Attitudes toward Red Cross - Avis Wilkes

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Extract from an interview with Helen Frizzell, 6 May 2010

Reproduced with permission of Avis Wilkes

So, did you often travel alone?


Were there any other incidents that come to mind?

I had one incident, and it was in the October, and they were having elections in Vietnam at that stage, and it was a fairly volatile stage. And I had gone into the town. You see I would go and do shopping for the soldiers for, can't remember. I mean there was a certain amount of stuff you could buy on the base where we were, I, I don't really remember. But I would go in and I would shop for things and, yeah, it was just quite, I used to enjoy going into town and I knew a few of the bar girls and, and some of the, you know we got....And we were recognised as Red Cross and they very much respected the Red Cross.

How? Was that to do with the uniform or the vehicle?

Oh, our vehicle was a white Land Rover with a red cross on the side, and it had ‘Uc Dai Loy' and ‘Tan Tay Lan', which means New Zealand and Australia [Australian and New Zealander]. So, they, the people knew us. And I had gone into the town this particular day for something. And I parked in an area, just on an open bit of street I think, sort of an open space, and went off to do what ever I was doing. And when I came back there were a number of other vehicles around that were all burning. And they'd fire bombed them. And, as I say, it was a very volatile atmosphere because of the elections that were coming up. And I can't remember, the General [Nguyen Cao] Ky and the, whoever was the President and the rest of it then. And, there were a group of locals who were standing round my vehicle guarding it for me. And they basically escorted me into it and off, so that I got away safely. And that was really quite a remarkable thing because there were all these other vehicles that were all alight.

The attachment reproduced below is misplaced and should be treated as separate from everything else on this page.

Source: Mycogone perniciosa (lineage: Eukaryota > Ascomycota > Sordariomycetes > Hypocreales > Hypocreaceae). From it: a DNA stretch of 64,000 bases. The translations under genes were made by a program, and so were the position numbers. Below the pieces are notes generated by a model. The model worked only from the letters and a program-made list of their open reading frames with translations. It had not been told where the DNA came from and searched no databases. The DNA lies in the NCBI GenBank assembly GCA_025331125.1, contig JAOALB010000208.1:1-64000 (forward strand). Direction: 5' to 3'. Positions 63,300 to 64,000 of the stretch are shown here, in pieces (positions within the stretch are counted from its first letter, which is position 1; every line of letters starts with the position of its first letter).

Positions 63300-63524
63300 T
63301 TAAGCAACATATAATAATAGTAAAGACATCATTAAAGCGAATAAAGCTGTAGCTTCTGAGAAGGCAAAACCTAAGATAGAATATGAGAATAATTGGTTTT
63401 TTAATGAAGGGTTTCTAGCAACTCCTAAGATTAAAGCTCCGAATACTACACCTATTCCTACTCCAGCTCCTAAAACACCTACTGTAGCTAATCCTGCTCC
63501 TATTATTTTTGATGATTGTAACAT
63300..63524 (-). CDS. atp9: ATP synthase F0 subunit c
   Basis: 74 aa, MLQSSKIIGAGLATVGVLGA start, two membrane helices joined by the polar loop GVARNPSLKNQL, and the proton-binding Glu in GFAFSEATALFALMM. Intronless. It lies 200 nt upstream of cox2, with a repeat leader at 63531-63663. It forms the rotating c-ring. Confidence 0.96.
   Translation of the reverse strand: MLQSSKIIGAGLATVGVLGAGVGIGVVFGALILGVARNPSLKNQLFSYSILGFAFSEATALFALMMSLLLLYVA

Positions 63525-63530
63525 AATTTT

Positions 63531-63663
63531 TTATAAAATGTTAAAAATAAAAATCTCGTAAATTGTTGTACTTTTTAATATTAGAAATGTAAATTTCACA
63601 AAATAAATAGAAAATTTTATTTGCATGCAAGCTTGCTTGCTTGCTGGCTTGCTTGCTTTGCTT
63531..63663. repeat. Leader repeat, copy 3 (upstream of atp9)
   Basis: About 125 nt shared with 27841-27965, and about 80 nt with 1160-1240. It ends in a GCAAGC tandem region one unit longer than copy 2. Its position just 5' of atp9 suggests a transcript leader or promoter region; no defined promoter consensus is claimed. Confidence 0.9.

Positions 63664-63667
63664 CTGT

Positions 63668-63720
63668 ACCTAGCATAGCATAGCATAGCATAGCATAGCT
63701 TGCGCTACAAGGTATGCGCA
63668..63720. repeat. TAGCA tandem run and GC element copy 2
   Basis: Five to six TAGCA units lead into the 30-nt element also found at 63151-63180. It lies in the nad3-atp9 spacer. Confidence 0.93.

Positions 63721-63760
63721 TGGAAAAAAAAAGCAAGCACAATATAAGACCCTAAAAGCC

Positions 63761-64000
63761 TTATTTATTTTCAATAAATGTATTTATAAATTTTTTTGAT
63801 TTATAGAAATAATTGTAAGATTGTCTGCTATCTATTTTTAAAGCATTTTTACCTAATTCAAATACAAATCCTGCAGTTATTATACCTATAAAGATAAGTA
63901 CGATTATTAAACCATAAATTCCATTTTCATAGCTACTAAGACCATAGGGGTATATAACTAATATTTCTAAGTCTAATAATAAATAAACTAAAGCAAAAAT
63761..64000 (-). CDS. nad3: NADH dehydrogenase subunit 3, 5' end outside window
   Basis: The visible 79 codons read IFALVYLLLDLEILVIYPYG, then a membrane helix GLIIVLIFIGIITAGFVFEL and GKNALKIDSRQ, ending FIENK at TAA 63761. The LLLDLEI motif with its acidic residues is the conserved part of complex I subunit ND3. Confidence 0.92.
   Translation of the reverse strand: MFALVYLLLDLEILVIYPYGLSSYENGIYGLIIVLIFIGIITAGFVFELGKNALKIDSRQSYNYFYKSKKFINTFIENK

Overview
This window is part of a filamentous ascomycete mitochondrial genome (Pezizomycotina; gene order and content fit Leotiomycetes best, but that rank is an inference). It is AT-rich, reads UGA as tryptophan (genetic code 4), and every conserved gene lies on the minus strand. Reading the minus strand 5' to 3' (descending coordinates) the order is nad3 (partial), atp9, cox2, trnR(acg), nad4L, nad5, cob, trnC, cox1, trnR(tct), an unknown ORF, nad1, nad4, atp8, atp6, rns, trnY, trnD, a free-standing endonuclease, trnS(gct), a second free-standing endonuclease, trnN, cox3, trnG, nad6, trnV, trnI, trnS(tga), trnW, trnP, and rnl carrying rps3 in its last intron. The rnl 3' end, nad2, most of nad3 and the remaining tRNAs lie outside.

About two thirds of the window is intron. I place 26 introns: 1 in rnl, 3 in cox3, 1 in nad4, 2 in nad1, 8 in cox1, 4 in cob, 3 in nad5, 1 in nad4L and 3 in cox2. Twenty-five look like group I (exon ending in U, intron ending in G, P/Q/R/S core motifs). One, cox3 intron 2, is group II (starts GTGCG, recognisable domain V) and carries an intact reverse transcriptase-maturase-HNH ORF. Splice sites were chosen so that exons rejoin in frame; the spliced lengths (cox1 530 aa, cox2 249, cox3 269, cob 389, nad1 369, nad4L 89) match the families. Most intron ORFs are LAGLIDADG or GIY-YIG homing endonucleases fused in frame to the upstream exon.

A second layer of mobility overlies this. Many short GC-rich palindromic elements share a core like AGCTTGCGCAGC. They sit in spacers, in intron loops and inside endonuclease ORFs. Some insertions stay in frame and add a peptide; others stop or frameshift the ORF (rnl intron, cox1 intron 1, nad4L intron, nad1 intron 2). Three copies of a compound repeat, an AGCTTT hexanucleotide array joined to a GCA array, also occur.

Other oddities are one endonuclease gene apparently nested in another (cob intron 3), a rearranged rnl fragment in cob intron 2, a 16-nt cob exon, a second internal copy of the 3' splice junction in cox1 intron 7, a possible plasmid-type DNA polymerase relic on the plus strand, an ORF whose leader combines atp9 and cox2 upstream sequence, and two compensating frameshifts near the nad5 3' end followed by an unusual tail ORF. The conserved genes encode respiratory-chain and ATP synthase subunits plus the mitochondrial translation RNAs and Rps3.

So generally, the locals attitude to you being Red Cross then?

Yes, I think they, they had a very, very strong Red Cross movement in Vietnam. And they knew that we were, supposedly neutral, although we were attached, you know, based with the army. But I think they had – I never, ever experienced any animosity or anything.


Vietnam War Oral History Project, Manatu Taonga Ministry for Culture & Heritage

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